These tumblers by Erik Haagenson are an example of a nice Cone 6 reduction Temmoku As I have mentioned before on CAD, ceramics is not the greenest of art forms, but it is nice to know that, with a little effort, potters can reduce their carbon footprints. One way to do this is to reduce… Read More »
Ceramics Monthly: What do you think it takes to make a living as a potter? Robert Briscoe: Obviously, to make a living as a potter, you must first care passionately about making good pots. Developing the skills to make good pots is the prerequisite to making a living. Once you have that, you need the… Read More »
One challenge that faces many ceramic sculptors is the sheer heft of clay, especially in a large sculpture. Ceramic artist Linda Mau faced just such a problem when she wanted to build a series of geometric sculptures that were to be suspended by nylon line. The solution she came up with involved paper, clay and… Read More »
This clip was excerpted from In the Studio with Randy Johnston and Jan McKeachie-Johnston, which is available in the Ceramic Arts Daily Shop! Creating a Unique Slab Built Pottery VaseJan McKeachie-Johnston’s folded vase form is her translation of a Native American birch bark basket into clay. To make it, she uses one clay slab and… Read More »
Raku firing is expressive, exciting, and fun. Whether you’re rakuing in your own studio, or taking part in a group firing at a school, workshop or community center, raku offers many rewards. But the process requires more than just enthusiasm; you need the proper equipment and tools to make the event successful. If you’re interested in getting started with raku or in adding raku to your program, here are a few pointers for getting off to a good start with the right kiln—the most important tool you’ll need.
If you have ever damaged a freshly thrown piece moving it off of the wheel, you know the value of a bat. This handy accessory not only helps preserve your creative efforts, but allows you to move large or delicate pieces from your wheel to free it up for the next piece, and they also… Read More »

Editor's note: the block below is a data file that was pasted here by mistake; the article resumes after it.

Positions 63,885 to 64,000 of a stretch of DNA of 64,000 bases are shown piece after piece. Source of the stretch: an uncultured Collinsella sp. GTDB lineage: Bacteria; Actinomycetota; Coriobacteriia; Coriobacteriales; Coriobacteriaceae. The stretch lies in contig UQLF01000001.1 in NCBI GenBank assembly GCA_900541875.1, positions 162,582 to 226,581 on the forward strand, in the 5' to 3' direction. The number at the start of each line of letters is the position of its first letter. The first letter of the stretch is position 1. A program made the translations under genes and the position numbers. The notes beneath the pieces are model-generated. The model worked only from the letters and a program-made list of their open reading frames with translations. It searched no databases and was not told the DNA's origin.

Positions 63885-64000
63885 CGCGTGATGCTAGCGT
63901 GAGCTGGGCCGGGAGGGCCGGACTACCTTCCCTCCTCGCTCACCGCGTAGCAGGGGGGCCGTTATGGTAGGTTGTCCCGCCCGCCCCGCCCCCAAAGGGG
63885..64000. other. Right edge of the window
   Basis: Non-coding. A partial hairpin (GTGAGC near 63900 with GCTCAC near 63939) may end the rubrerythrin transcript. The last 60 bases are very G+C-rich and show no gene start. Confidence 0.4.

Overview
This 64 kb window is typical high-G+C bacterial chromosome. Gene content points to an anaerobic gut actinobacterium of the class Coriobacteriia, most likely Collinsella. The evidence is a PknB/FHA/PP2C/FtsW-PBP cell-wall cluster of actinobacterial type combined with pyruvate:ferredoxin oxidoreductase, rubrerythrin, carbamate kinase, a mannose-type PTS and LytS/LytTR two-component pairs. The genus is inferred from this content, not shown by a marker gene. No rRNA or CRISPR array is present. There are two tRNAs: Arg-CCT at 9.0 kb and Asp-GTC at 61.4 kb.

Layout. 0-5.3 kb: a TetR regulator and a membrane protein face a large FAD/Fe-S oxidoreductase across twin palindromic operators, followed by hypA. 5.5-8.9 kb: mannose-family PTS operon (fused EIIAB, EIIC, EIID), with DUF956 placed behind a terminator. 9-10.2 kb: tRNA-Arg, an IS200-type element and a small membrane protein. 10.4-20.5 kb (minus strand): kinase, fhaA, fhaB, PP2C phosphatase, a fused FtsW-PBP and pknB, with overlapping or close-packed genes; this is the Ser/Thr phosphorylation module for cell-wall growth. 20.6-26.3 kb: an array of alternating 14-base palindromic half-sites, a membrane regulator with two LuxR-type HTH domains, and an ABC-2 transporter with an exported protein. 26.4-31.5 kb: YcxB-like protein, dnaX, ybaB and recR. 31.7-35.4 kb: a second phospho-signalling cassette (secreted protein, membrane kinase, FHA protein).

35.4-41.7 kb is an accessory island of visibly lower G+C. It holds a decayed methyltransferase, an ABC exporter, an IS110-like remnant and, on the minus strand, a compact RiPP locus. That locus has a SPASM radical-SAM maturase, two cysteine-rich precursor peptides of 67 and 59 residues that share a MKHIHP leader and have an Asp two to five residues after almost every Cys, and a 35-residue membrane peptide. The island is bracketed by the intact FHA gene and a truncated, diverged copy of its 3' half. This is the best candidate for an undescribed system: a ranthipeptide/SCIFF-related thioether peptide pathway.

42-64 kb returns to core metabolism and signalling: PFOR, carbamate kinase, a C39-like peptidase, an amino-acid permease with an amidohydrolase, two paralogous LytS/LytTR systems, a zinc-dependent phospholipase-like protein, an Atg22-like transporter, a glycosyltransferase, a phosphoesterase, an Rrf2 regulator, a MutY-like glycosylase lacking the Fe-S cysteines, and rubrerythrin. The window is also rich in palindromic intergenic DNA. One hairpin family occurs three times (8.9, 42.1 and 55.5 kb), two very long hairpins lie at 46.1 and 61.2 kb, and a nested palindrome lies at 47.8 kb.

Want to make quick work of multiple, handbuilt plate forms? Try Styrofoam rings found in most craft supply stores (for wreath making), They’re inexpensive, lightweight, and easy to store.In today’s post, an excerpt from the February 2015 issue of Ceramics Monthly, Nancy Gallagher explains this great plate-making system. – Jennifer Poellot Harnetty, editor. I like to… Read More »
When you think of wheel-thrown plates, chances are you think of the round variety. But when you make them with a thrown ring and a slab bottom, the possibilities for more expressive forms open up. Amelia Stamps makes her wheel thrown platters for her tea sets in this way. By changing the shape of the platter from plain round to kidney shaped, she helps it tie into the curves on the other pieces in the tea set.
In today’s video, an excerpt from Making and Decorating a Tea Set, you’ll see how she creates the perfect shaped plate to compliment her tea sets. But that’s not the only cool technique you’ll pick up! You’ll also see three other decorative ideas that help to tie her sets together. – Jennifer Poellot Harnetty, editor.
Firing clay in an electric kiln is the most common firing method because electric kilns are readily available and relatively inexpensive. A search for “kiln” on sites like Craigslist typically yields multiple results. Often times, buyers of these kilns are given very little information on how the kiln works or how to fire it. Buyers… Read More »
Pop-up shows can, well, pop up anywhere, and create a sense of fun and immediacy for visitors. They also let artists combine the best of both online marketing and traditional physical shows of their work. Ceramics Monthly: How are pop-up shows in the Helsinki area organized, and what are the benefits of marketing your work… Read More »